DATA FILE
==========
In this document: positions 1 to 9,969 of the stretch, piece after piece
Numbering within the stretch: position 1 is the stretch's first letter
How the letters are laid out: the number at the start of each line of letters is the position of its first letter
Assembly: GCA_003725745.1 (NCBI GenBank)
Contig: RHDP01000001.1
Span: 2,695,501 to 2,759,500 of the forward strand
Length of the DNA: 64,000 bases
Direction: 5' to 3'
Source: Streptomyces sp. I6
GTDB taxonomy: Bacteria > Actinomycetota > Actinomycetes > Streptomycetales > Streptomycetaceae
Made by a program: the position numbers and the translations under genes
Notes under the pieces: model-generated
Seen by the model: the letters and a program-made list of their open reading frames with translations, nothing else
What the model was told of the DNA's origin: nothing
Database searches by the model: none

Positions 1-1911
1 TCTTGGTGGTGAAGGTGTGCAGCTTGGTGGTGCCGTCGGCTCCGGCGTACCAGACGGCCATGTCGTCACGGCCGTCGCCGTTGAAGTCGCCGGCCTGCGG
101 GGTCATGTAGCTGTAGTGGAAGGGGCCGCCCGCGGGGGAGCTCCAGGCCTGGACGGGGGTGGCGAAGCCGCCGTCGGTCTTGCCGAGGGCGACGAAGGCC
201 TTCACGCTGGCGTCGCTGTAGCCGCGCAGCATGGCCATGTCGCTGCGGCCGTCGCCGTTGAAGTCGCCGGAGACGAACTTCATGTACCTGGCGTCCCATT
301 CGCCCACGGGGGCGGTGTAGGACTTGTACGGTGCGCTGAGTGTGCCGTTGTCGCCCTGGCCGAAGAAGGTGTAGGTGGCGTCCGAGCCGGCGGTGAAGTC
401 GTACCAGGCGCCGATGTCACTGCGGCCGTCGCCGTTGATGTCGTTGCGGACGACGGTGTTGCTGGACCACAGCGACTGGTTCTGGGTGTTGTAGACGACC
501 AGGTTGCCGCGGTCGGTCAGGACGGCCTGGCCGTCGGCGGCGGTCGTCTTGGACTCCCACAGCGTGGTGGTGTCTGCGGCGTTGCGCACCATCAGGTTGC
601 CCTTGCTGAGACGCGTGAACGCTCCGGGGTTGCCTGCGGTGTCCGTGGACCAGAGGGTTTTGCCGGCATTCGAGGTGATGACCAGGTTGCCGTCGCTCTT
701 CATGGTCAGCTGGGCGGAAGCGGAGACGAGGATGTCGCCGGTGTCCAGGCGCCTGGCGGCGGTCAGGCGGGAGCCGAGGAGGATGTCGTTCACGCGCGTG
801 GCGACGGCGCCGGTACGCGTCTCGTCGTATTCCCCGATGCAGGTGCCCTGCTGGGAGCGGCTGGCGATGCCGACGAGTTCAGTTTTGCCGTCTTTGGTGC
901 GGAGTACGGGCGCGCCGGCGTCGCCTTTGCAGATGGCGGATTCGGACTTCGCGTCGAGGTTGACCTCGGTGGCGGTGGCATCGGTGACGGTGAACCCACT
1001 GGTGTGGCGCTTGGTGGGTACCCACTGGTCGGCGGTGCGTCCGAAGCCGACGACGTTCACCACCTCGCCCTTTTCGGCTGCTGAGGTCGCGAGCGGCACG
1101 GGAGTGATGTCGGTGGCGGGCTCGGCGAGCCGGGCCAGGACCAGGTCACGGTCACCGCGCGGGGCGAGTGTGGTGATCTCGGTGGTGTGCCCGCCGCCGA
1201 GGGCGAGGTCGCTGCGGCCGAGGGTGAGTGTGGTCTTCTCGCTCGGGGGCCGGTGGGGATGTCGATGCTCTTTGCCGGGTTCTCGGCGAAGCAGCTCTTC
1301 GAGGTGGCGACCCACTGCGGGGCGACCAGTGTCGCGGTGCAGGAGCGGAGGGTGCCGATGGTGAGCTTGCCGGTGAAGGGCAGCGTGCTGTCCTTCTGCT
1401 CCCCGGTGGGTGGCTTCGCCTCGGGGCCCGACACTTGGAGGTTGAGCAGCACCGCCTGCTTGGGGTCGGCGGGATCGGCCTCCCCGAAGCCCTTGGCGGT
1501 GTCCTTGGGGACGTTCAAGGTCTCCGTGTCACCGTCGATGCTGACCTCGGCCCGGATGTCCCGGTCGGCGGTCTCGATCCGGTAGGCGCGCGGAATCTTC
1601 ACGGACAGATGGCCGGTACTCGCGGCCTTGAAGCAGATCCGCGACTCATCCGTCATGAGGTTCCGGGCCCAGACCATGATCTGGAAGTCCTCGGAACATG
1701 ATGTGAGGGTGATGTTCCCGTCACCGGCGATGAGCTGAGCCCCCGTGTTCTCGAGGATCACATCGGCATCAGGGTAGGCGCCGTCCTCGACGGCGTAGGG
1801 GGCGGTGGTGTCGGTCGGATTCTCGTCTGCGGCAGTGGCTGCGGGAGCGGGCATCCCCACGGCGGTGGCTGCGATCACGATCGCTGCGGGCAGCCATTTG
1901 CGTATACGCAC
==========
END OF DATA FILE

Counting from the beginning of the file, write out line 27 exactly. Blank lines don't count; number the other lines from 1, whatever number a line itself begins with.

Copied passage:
1001 GGTGTGGCGCTTGGTGGGTACCCACTGGTCGGCGGTGCGTCCGAAGCCGACGACGTTCACCACCTCGCCCTTTTCGGCTGCTGAGGTCGCGAGCGGCACG